The differences, however, lie in the fact that a Pothos indoor plant only has a thick aerial root per node, whereas a Philodendron plant has several smaller nodes, with thin roots that grow out of them.
Jade Pothos Photo by Mahrilee
If you’ve ever noticed the growth of new leaves on both a Philodendron and a Pothos, you can clearly observe the differences between the two.
These growth habit differences boil down to one factor, called cataphylls. Cataphylls, which are thin opaque sheaths, are the small essential leaves of Philodendrons that protect and encase a new growth until it is ready to come out.
Most of the time, these essential protective leaves stay on the stem until the new leaf has unfurled. Once its purpose is complete, it withers off and dies.
However, the growth of new leaves for a Pothos plant follows a completely different modus operandi––a new leaf comes out of the current leaf.
Additionally, the new leaves on a Philodendron plant have a pinkish tint to them, while Pothos leaves are typically a shade lighter than the rest of the plant. As the new leaves of either plant reach maturity, they darken and reveal their true colors.
Environment Needed to Thrive
Most plants in the world––much like people––have similar basic needs. Water, sunlight, food, air. Philodendron and Pothos plants are no different, they both need all of the above, too.
The differences lie in how much of the above they need, and what kind they need. Philodendrons happen to need a lot of light to produce enough chlorophyll. Without plenty of chlorophyll, their ability to get enough food is hindered and their leaves may turn pale and look ill.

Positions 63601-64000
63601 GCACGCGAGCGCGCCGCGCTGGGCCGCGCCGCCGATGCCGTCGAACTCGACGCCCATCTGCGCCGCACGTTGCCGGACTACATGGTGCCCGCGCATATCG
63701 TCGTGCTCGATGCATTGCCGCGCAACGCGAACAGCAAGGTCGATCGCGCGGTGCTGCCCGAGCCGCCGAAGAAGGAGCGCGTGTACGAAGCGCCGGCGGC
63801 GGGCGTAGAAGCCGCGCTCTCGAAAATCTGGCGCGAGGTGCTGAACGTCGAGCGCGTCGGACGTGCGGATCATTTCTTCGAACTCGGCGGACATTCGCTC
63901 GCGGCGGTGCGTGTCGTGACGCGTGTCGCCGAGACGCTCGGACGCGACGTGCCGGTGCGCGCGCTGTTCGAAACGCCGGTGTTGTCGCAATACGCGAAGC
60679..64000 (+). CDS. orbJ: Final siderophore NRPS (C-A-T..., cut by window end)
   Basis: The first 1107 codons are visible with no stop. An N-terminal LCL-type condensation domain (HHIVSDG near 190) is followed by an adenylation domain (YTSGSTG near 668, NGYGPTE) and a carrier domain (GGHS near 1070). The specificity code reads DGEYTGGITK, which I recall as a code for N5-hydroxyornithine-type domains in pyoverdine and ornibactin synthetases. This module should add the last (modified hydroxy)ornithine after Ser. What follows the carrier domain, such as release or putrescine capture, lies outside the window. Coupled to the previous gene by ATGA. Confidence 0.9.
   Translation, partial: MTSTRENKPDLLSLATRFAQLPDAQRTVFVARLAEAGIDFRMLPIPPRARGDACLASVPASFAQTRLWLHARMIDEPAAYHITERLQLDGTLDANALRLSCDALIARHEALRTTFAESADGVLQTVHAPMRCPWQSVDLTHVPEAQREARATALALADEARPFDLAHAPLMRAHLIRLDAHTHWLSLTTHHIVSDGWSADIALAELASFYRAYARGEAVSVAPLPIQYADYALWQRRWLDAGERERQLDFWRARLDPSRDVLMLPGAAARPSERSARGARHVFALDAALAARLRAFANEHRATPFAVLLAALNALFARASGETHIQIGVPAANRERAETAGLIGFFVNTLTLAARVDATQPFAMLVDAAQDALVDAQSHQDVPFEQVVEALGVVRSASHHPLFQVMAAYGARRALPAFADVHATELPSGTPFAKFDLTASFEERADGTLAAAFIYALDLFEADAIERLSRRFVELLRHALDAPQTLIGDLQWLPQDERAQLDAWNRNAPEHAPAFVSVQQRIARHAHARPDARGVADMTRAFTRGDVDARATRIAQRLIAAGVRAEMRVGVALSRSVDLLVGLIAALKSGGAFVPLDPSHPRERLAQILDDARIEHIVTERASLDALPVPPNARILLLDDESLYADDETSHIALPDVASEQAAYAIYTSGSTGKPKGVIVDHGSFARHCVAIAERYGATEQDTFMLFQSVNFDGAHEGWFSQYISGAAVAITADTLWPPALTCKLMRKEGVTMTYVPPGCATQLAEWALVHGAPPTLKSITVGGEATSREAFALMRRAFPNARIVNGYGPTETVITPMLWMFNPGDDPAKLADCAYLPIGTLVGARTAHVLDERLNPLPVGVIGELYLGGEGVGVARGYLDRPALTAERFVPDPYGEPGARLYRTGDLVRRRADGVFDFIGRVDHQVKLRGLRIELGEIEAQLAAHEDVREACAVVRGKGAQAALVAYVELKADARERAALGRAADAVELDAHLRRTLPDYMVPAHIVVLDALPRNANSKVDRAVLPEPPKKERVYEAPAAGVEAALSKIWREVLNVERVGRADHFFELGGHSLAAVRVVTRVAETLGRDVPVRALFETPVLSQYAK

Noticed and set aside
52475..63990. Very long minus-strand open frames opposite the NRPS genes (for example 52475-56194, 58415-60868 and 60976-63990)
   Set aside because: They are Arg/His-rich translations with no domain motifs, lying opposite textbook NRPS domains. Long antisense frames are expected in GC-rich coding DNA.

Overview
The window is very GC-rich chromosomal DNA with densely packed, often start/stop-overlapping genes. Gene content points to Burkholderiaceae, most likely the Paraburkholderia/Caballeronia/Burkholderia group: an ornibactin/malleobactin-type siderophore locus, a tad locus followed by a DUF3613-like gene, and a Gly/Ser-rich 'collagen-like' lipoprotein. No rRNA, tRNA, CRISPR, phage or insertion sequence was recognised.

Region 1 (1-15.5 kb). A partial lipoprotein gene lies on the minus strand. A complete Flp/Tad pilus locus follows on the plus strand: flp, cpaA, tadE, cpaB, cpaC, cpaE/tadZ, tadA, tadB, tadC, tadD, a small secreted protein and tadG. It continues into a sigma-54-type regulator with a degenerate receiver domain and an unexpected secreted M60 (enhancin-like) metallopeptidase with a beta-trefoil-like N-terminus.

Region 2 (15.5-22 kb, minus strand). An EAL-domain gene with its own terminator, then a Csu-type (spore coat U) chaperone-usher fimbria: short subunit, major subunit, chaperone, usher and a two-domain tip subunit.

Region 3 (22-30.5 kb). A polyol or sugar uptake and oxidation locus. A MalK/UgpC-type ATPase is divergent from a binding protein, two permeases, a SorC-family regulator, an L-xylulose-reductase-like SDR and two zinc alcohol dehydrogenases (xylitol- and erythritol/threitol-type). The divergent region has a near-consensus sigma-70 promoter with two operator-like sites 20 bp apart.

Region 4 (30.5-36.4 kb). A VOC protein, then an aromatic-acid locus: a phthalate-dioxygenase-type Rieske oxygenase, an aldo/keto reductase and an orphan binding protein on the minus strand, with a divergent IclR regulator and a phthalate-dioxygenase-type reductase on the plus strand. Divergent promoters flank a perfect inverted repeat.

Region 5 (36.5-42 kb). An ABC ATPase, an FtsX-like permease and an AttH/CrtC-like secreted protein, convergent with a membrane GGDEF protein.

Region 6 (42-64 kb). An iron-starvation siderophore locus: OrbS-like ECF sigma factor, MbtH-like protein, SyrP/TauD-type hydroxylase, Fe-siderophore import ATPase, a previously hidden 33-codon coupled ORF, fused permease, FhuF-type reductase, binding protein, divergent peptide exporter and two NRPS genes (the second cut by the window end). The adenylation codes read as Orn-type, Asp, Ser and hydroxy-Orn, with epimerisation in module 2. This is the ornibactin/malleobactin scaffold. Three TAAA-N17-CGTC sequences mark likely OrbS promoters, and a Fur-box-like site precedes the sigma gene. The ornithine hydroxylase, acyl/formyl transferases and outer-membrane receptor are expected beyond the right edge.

However, indirect, bright light is best for these beauties, not direct sunlight. Direct sunlight can be counterintuitive and cause more harm than good.
Pothos plants also prefer bright, indirect sunlight for several hours a day and are known to thrive under higher temperatures. They can even withstand some mild direct sunlight for short periods of time, but be careful not to keep them there too long.
In terms of water, Philodendrons are more dependent on water than a Pothos plant, since Pothos plants are slightly more drought-tolerant.
However, proper watering for any type of plant can be a bit of a guessing game if you’re new to the plant world. Be sure to consult our plant care app for helpful tips that can guide you on creating a healthy watering schedule for both Philodendrons and Pothos plants, sans the confusing water meters and guesswork!
Also, don’t forget that their soil needs, though similar, do vary somewhat as well. Philodendrons do best with moist soil, while Pothos plants definitely perform better with more arid soil.
While many people often confuse Pothos vs Philodendron plants, as you can see there are quite a few ways in which they are uniquely themselves and different from one another.
Sometimes it does take a keen eye in order to spot those differences, but hey––the more you learn, the more you know! Stick with us and you’ll soon be more knowledgeable than you probably ever wanted to be about all things plants.